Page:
How Green is Your Christmas Tree? An Answer to the Real vs. Plastic Debate
Is it more environmentally friendly to have an artificial tree, or to cut a real one down? The debate is rehashed year after year — in the media, in the industry, and in who knows how many living rooms. But more often that not, the debate ends, the season passes, and the average consumer is still left in the dark. This year we looked for some answers.
Charlene Lepant said that every year she has one of each: an artificial tree and a real one.
"It was kind of a compromise. I always had real trees, and my husband always had artificial trees, so we compromised," she said.
Talking to Charlene, it doesn't take long to get a feel for the kind of back-and-forth logic that's bouncing around in people's heads this time of year.
"Trees are providing us with oxygen," she said, "so the benefit is we keep a live tree in the system. But in the end, I think, 'Where does that artificial tree go?' Does it take up space in our landfill and fill up our landfill?"
One reason why this question can be so confusing is because the answer changes, depending on who you ask.
Rick Dungey is from the National Christmas Tree Association, the main trade group representing natural growers. He said that there is no debate. Dungey was really emphatic when he said that natural trees are, hands-down, the best for the environment.
"Buying something that's natural and biodegradable is always a better option than buying, in this case, something that's 100 percent non-biodegradable, made out of 100 percent nonrenewable resources," he said.
But Brad McAllister, Director of WAP Sustainability Consulting, said that in terms of environmental impact, real and artificial trees are actually pretty similar.
"In general, what the study found was that there wasn't a clear picture of one tree being better than the other," McAllister said.
The study he talked about was done by a third party, but was commissioned by the American Christmas Tree Association. That's a group representing artificial tree retailers. McAllister's firm is working to communicate the findings.
He said that if you consider production and transportation costs, artificial trees use more energy.
"An artificial tree does have more of an energy demand to it," he said, "but if that artificial tree is used for more than one year, it helps pay itself off, in a sense. There's a payback period."
McAllister's study showed that period to be six years. This means that one family using an artificial tree for six years is equal to another family using real trees for six years in a row. Another study conducted independently in Canada estimates the break-even point at 20 years, which is longer than most families would use an artificial tree.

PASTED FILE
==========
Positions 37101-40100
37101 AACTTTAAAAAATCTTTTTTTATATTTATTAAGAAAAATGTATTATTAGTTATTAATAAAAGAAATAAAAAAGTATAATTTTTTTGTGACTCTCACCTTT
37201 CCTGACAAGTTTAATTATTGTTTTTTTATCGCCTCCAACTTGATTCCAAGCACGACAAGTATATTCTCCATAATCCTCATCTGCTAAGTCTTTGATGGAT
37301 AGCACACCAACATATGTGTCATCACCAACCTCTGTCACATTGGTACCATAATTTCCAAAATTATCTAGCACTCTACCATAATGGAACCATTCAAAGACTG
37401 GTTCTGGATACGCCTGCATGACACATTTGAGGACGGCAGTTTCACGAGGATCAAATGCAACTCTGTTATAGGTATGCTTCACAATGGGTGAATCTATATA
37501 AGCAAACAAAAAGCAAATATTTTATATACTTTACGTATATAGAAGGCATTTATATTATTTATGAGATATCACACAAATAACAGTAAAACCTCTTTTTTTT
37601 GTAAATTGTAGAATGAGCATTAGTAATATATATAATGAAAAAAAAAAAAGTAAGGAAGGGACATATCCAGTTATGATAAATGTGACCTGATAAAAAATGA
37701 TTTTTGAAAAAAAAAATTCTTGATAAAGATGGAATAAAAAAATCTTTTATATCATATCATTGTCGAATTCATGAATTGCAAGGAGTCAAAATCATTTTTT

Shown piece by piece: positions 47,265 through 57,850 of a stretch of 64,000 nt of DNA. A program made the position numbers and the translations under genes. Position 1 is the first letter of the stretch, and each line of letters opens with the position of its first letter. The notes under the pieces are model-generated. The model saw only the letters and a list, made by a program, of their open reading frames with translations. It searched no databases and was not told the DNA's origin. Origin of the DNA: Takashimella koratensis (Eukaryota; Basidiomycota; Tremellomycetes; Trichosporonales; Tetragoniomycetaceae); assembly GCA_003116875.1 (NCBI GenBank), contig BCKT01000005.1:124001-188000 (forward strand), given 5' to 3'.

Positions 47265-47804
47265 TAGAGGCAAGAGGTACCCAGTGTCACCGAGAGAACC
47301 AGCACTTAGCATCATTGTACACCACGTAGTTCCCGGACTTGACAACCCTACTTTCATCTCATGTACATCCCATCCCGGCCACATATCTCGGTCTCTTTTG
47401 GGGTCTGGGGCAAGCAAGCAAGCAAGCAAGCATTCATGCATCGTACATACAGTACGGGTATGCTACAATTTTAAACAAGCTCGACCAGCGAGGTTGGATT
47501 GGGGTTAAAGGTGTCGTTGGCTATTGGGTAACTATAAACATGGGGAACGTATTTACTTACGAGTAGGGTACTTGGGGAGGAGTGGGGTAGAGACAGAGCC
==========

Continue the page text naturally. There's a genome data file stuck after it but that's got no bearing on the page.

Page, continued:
Transportation costs alone are high either way. Though, it's suggested that more gas is used to move natural trees, because they're distributed on much smaller scales. But Dungey said that trees are just crops, and that this transportation cost is standard in the U.S. agriculture system.
"I guess I'm sort of confused by that whole argument," Dungey said. "Our homes are built out of lumber. We wear cotton clothing. We eat all kinds of foods. All kinds of materials that we use every single day are products of agriculture."
One of the strongest arguments against artificial trees is what goes into them. Artificial trees are often made using polyvinyl chloride, or PVC. PVC is a major source of pollutants called dioxins, and is sometimes stabilized with lead. As the tree ages, these chemicals can break away and form harmful dust.
On the other side of the coin, Dungey says that tree farmers don't heavily rely on chemicals, but worried customers should talk to their local growers.
Overall, many scientists and environmental groups agree that natural trees are better. It's true that some new trees are now made with recycled plastic, but natural trees are a renewable resource and they decompose most naturally.
Plus, natural trees can have a number of secondary benefits — they clean the air, control water runoff, and can be recycled as mulch. Here's our puzzled tree owner Charlene Lepant again.
"I put my real tree outside and I use it for shelter for birds," she said. "A lot of times, I lean it up against my house and birds go in it in the winter."
No matter what, if you have a tree, you're creating a carbon footprint. Though, the impact per tree, in the grand scheme of our average daily consumption, is relatively small. Environmentalists will point out that these small decisions do add up, but if you just turn off a few of those lights, you'll probably more than make up for whatever tree you buy.